Migrants move internationally to find better economic conditions. The Center studies determinants of economic and social integration of working migrants, their impact on the local economy and how their rights as workers have shaped labor laws. We analyze migrants working in the agricultural sector, working refugees, and other type of working migrants. We also analyze how off-springs of initially disadvantaged immigrants in the past have fared economically over time.
October 29th, 2019
Recent Research by Santiago Perez on Economic Success of Second Generation Immigrants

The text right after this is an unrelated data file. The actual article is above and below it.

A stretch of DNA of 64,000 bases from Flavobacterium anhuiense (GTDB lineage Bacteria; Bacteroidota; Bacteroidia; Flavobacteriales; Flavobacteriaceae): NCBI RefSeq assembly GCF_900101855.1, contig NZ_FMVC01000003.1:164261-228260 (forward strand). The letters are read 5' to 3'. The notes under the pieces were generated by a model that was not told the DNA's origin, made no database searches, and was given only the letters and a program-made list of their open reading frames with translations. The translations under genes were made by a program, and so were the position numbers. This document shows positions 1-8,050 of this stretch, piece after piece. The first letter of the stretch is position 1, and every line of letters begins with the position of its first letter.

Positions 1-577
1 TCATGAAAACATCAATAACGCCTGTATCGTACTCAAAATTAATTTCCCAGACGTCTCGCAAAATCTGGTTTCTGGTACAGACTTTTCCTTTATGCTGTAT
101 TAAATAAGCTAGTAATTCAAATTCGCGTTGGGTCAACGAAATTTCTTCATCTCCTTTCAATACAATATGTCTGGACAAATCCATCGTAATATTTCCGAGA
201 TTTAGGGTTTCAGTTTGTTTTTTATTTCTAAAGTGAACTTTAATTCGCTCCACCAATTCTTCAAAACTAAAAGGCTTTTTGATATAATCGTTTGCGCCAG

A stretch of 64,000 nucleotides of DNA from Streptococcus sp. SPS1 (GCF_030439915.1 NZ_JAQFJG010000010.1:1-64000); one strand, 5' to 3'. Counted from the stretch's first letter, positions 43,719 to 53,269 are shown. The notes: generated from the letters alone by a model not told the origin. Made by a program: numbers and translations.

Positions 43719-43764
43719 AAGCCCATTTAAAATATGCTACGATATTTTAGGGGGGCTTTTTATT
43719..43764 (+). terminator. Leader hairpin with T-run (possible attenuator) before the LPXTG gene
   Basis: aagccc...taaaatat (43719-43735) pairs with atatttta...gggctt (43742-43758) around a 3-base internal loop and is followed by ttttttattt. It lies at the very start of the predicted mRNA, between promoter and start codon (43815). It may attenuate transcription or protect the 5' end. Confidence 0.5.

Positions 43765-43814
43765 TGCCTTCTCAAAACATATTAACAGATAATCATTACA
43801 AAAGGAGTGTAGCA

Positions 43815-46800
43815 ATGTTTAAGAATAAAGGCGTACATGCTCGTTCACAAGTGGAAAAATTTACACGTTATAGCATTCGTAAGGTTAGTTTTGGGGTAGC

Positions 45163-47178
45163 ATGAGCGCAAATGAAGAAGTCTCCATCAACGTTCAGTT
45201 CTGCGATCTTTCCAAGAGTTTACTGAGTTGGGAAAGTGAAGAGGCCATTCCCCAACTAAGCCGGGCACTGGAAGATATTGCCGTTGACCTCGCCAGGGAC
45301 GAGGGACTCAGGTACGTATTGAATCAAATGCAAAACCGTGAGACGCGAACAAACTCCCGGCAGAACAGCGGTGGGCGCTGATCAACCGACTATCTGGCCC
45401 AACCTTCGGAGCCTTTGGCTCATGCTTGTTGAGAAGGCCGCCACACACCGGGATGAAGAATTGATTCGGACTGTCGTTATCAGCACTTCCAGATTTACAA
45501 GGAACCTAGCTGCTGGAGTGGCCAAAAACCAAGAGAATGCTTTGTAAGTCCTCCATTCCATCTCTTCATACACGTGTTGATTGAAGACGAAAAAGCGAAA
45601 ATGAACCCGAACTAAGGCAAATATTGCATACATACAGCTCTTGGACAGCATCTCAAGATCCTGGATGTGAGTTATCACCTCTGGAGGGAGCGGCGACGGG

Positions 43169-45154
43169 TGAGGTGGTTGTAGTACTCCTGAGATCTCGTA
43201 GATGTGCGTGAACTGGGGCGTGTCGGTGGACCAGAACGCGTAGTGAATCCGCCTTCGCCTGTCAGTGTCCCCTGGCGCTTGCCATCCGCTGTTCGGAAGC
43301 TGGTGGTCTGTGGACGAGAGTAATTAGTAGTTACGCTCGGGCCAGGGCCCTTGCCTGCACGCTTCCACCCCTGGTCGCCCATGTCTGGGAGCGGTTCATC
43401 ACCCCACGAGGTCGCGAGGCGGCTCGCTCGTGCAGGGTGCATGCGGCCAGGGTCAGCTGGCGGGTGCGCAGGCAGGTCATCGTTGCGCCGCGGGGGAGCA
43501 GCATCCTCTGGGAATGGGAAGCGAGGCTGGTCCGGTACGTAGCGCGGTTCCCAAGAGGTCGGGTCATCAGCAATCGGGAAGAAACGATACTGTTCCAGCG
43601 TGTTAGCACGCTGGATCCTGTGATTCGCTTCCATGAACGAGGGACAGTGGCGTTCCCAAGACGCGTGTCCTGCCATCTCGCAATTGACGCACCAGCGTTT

In a new working paper, joint with Ran Abramitzky, Leah Boustan and Elisa Jacome, Center Affiliate Santiago Perez analyzes millions of father-son pairs spanning more than 100 years of U.S. history to show that children of poor immigrants from nearly every sending country have had greater success climbing the economic ladder than children of similarly poor fathers born in the United States. Moreover, the analysis documents that immigrants today are no slower to move into the middle class than immigrants from 100 years ago.
The paper received extensive media coverage, the links below provide some of that: